- Religion and Philosophy
Traditional beliefs and philosophy.
The English word "tradition" comes from the Latin "traditio", the noun from the verb "traderere" or "tradere" (to transmit, to hand over, to give for safekeeping); it was originally used in Roman law to refer to the concept of legal transfers and inheritance.
Traditions are actions and beliefs shared and passed by a group of people through one generation to another. Many of our beliefs are traditional. There is a moral or a lesson behind the traditional stories. When we were younger we accepted traditional beliefs and sometimes we would take them for granted, such as (Telling a lie is wrong) or (Using dock leaves are good remedy for nettle strings) or (Eating fish with milk leads to death) those are just few examples and I could write a list with no end about this. Nevertheless, it is not easy to test the truth of traditional moral beliefs but we could test them through experience, by applying them to real situations.
As long as the members of the society act accordance to traditional beliefs, everyone will know what kind of behavior to expect from the others. If individual starts questioning traditional beliefs there will be a conflict. Traditional moral beliefs have a long history; they reflect the experience and the wisdom of many generations. But the challenge is why one’s own experience should be preferred to the experience of many generations?
The view that tradition is the best source of moral beliefs is called (Moral traditionalism). Moral Traditionalism has been rejected by many philosophers. They preferred (Moral rationalism). They ought to question moral beliefs and hold it to reasons not to traditions. For Plato (The philosopher) he was a moral rationalist.
Plato and Socrates.
As the talk is about philosophy, I would like to talk about Socrates and Plato. Plato was born in the end of the fifth century. He was from a wealth family, living in Athens, Greek. It was a democracy city. In which adult male citizens only could vote in the assembly. Athens that time was a city that attracts scholars and teachers. Unlike Plato, Socrates was from a humble origin. His father was a stonemason and his mother was a midwife. Socrates dedicated his life to philosophical discussions. He didn’t present himself as a teacher but as a normal person who is asking in the hope of discovering the truth. Most of Socrates friends were wealthy, young men like Plato.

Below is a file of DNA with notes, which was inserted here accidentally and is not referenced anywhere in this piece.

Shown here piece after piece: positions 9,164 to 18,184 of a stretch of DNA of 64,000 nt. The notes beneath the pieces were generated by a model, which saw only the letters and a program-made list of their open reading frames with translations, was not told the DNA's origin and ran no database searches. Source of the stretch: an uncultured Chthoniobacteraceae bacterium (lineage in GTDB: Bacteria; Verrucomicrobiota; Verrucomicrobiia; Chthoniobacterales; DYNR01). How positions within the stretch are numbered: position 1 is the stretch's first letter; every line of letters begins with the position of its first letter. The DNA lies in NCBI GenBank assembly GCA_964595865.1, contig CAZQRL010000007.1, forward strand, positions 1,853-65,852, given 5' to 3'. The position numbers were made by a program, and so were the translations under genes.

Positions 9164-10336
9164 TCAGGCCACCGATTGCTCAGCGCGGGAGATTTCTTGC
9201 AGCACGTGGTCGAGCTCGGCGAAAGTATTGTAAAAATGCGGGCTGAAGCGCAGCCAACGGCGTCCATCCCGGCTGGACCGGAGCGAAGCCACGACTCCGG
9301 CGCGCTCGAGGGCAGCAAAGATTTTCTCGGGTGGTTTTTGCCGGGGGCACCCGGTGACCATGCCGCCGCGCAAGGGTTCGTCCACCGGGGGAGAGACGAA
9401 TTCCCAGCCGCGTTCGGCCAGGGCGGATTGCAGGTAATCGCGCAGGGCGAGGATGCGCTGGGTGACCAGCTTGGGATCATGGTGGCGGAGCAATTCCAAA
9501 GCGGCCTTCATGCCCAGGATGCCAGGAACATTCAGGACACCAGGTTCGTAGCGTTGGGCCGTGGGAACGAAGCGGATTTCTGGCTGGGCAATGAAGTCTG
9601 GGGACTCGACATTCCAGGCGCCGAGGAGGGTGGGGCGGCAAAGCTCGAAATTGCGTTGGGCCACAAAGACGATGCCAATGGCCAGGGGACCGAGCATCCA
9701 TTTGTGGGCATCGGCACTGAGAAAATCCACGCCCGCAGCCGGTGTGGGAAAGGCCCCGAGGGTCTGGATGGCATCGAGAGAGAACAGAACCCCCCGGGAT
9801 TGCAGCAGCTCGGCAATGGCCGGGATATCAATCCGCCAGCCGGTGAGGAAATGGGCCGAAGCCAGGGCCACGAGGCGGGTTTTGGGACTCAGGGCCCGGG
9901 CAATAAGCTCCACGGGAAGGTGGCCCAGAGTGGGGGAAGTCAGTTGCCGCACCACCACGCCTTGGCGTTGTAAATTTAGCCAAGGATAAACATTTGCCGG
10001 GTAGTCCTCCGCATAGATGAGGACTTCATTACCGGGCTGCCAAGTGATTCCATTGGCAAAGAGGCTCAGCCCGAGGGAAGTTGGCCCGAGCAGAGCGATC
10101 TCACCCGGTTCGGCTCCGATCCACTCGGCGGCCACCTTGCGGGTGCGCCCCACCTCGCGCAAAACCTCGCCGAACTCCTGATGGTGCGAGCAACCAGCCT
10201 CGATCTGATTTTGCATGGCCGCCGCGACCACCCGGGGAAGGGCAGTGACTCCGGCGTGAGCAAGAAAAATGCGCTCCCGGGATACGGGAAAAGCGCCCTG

Plato - Laches - A Summary. Watching it would let you understand the topic more.
Socrates left no writings, but Plato wrote many philosophical works. Most of these works take the form of a dialogue between two or more people; usually between Socrates and one of the main characters. As what is in (The Laches). The Laches is a dialogue written by the ancient Greek philosopher “Plato”; Plato used philosophy to question traditional beliefs. Socrates in the Laches questions how to become a virtuous. He suggested deciding first what virtue is. He also suggested that he could address the question (What is courage?). (Socrates in the Laches seems not know the answer, he kept asking whenever he received an answer; that in sometimes seems annoying to both the interlocutor and to the reader).
Returning back to the question (What is courage?). First Laches answered that courage is when the soldiers fighting in defense of their city; Socrates rejected that definition. Then Laches produced another definition of courage; he suggested that courage is endurance; this answered has also been rejected. He also answered that courage is how courageous infantryman might behave. Laches answered the question by giving a specific example. As a result, there are many of examples of courage left.
What Socrates wanted the Laches to do is to turn his attention away from the details. Also, Socrates’s argument is a (deductive argument) and for this kind of arguments supposed to be (valid). If the argument is valid and the premises are true we can certain that the conclusion is true too. According to that, Socrates suggested that knowledge is more valuable than true opinion. Because if I told you that this argument is valid and you accepted it without understanding why; in this situation you could easily be persuaded by someone else that the argument is not valid. But once you understand why, you will be much less to be persuaded. So according to Socrates, then you cannot come to know something by parroting someone else’s words. The claim that knowledge cannot be picked up second-hand appears in a number of dialogues.
-Nicias defines courage.
Nicias focuses on the quality that he takes to underlie courageous behavior is kind of wisdom or knowledge. It is the ability to evaluate different outcomes as good or bad. It is all about knowing the value of things. Also, people sometimes know the best thing to do but lack the will power to do it. For example, imagine that there is a woman who sees a child trapped inside a burning house and suppose that the woman knows the best thing to do is to try to rescue that child. Will she do?
Nicias’s definition collapses; not just because it is false but also because he did not understand it. Doing philosophy requires reflection and understanding.
Traditional beliefs as I defined them are beliefs that we might take on trust without reflecting on them. However, sometimes traditional beliefs might be wrong ad even if they are true they are second-hand opinions which do not amount to knowledge.
Do you believe in traditional beliefs ?
© 2016 Rola Maher Abboud